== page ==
January 3, 2012
At the beginning of the 19th century, the port of London was the busiest in the world. Cargoes that had traveled thousands of miles, and survived all the hazards of the sea, piled up on the wharves of Rotherhithe—only for their owners to discover that the slowest, most frustrating portion of their journey often lay ahead of them. Consignments intended for the southern (and most heavily populated) parts of Britain had to be heaved onto creaking ox carts and hauled through the docklands and across London Bridge, which had been built in the 12th century and was as cramped and impractical as its early date implied. By 1820, it had become the center of the world’s largest traffic jam.
It was a situation intolerable to a city with London’s pride, and it was clear that if private enterprise could build another crossing closer to the docks, there would be a tidy profit to be made in tolls. Another bridge was out of the question—it would deny sailing ships access to the Pool of London—and ambitious men turned their thoughts to driving a tunnel beneath the Thames instead. This was not such an obvious idea as it might appear. Although demand for coal was growing fast as the industrial revolution hit high gear, working methods remained primitive. Tunnels were dug by men wielding picks in sputtering candlelight.
No engineers had tunneled under a major river, and the Thames was an especially tricky river. To the north, London was built on a solid bed of clay, ideal tunneling material. To the south and east, however, lay deeper strata of water-bearing sand, gravel and oozing quicksand, all broken up by layers of gravel, silt, petrified trees and the debris of ancient oyster beds. The ground was semi-liquid, and at depth it became highly pressurized, threatening to burst into any construction site.
Today, engineers deal with treacherous ground by pressurizing their workfaces (though that solution still leaves tunnelers vulnerable to the problems that come from working in high-pressure environments, including bone-rot and even the bends). In the early 19th century, such measures were still decades away. The first men to attempt a tunnel beneath the Thames—gangs of Cornish miners brought to London in 1807 by businessmen banded together as the Thames Archway Company—had little to guide them.
The chief engineer of this first tunnel project was a muscular giant named Richard Trevithick, a self-educated man who had progressed from youthful fame as a Cornish wrestler by displaying a dazzling talent for invention. Trevithick had harnessed steam power to drive the first self-propelled engine to run on rails and designed the world’s first high-pressure steam engine. He was convinced that a tunnel could be hacked out under the Thames relatively easily. It did not take long for him to realize he was wrong.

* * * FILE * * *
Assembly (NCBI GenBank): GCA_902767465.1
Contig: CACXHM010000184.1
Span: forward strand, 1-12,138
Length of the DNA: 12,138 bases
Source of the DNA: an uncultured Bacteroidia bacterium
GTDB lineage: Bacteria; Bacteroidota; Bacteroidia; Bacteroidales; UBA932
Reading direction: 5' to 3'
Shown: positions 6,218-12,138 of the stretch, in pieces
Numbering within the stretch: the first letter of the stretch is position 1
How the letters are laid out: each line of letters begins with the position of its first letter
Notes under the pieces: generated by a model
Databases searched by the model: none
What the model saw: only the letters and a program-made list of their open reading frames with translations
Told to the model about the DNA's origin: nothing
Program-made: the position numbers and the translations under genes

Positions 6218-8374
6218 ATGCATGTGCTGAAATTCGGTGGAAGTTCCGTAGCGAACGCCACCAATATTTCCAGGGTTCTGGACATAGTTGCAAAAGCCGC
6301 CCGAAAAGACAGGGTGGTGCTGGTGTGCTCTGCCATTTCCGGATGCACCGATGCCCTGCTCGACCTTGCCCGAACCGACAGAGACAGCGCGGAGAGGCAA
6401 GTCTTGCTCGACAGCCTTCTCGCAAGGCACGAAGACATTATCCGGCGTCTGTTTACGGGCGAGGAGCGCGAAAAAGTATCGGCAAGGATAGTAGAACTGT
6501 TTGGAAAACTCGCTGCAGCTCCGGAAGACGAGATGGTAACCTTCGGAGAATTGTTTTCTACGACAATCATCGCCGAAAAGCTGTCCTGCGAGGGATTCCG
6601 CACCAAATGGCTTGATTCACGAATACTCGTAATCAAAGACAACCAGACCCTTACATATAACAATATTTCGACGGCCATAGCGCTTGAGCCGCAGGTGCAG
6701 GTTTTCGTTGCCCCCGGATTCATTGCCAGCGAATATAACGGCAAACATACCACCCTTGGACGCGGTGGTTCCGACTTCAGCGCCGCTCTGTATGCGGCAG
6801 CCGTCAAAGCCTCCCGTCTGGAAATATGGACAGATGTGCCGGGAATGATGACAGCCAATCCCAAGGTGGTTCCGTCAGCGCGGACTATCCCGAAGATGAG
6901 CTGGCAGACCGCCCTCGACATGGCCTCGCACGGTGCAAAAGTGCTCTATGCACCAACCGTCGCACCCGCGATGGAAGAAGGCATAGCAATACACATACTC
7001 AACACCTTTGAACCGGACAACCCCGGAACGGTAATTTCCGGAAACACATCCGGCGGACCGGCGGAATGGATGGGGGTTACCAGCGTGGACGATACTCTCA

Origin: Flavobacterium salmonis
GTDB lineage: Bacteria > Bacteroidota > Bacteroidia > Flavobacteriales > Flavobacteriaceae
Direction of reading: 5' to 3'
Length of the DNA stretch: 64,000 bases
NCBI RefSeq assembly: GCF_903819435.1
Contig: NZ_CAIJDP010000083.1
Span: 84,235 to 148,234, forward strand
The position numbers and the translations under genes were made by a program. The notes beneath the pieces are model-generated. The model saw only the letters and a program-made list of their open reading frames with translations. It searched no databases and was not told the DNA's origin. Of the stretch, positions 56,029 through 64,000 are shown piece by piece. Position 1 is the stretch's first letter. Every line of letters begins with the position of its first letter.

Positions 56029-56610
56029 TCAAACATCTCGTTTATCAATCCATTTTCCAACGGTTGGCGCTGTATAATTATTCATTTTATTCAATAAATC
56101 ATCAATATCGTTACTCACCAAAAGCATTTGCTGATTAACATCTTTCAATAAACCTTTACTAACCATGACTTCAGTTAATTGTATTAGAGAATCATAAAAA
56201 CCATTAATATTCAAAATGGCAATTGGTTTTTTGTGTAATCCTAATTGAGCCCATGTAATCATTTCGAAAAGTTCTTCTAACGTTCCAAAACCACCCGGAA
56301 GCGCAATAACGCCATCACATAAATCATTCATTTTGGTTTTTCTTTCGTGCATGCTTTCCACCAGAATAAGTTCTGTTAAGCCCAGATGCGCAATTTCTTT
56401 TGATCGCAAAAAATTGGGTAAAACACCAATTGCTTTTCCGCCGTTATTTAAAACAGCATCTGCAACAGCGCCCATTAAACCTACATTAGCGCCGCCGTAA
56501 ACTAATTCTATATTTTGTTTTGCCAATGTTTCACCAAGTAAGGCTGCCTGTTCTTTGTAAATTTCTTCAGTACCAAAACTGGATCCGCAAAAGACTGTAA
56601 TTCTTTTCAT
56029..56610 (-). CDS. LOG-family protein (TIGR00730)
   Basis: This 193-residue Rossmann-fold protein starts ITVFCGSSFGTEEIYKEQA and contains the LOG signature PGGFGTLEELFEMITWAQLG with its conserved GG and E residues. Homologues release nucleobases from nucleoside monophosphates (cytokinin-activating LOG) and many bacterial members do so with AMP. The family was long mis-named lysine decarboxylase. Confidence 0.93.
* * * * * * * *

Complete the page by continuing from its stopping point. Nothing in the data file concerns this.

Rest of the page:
November 8, 2011
In the summer of 1921, Roscoe “Fatty” Arbuckle was on top of the world. Paramount Pictures had paid him an unprecedented $3 million over three years to star in 18 silent films, and he’d just signed another million-dollar contract with the studio. The portly comedian’s latest film, Crazy to Marry, was playing in theaters across the country. So his friend Fred Fischbach planned a big party to celebrate, a three-day Labor Day bash at the St. Francis Hotel in San Francisco.
But by the end of the week, Fatty Arbuckle was sitting in Cell No. 12 on “felony row” at the San Francisco Hall of Justice, held without bail in the slaying of a 25-year-old actress named Virginia Rappe. Crazy to Marry was quickly pulled from theaters, and a nation was outraged to discover a sordid side to the off-screen lives of Hollywood stars. Behind Arbuckle’s troubles was a mysterious woman named Maude Delmont, a witness for the prosecution who would never be called to testify because police and prosecutors knew her story would not hold up on the stand. Yet what she had to say would be more than enough to ruin Arbuckle’s career.
September 8, 2011
Anyone who has ever listened to The Beatles’ Sergeant Pepper’s Lonely Hearts Club Band–and that’s a few hundred million people at the last estimate–will know the swirling melody and appealingly nonsensical lyrics of “Being for the Benefit of Mr. Kite,” one of the most unusual tracks on that most eclectic of albums.
For the benefit of Mr. Kite
There will be a show tonight on trampoline
The Hendersons will all be there
Late of Pablo Fanque’s Fair—what a scene
Over men and horses, hoops and garters
Lastly through a hogshead of real fire!
In this way Mr. K. will challenge the world!
But who are these people, these horsemen and acrobats and “somerset turners” of a bygone age? Those who know a bit about the history of the circus in its mid-Victorian heyday–before the coming of the music halls and the cinema stole its audience, at a time when a traveling show could set up in a mid-size town and play for two or three months without exhausting demand–will recognize that John Lennon got his vocabulary right when he wrote those lyrics. “Garters” are banners stretched between poles aloft held by two men; the “trampoline,” in those days, was simply a springboard, and the “somersets” Mr. Henderson undertakes to “throw on solid ground” were somersaults.
While true Beatlemaniacs will know that Mr. Kite and his companions were real performers in a real troupe, however, few will realize that they were associates of what was probably the most successful, and almost certainly the most beloved, “fair” to tour Britain in the mid-Victorian period. And almost none will know that Pablo Fanque–the man who owned the circus—was more than simply an exceptional showman and perhaps the finest horsemen of his day. He was also a black man making his way in an almost uniformly white society, and doing it so successfully that he played to mostly capacity houses for the best part of 30 years.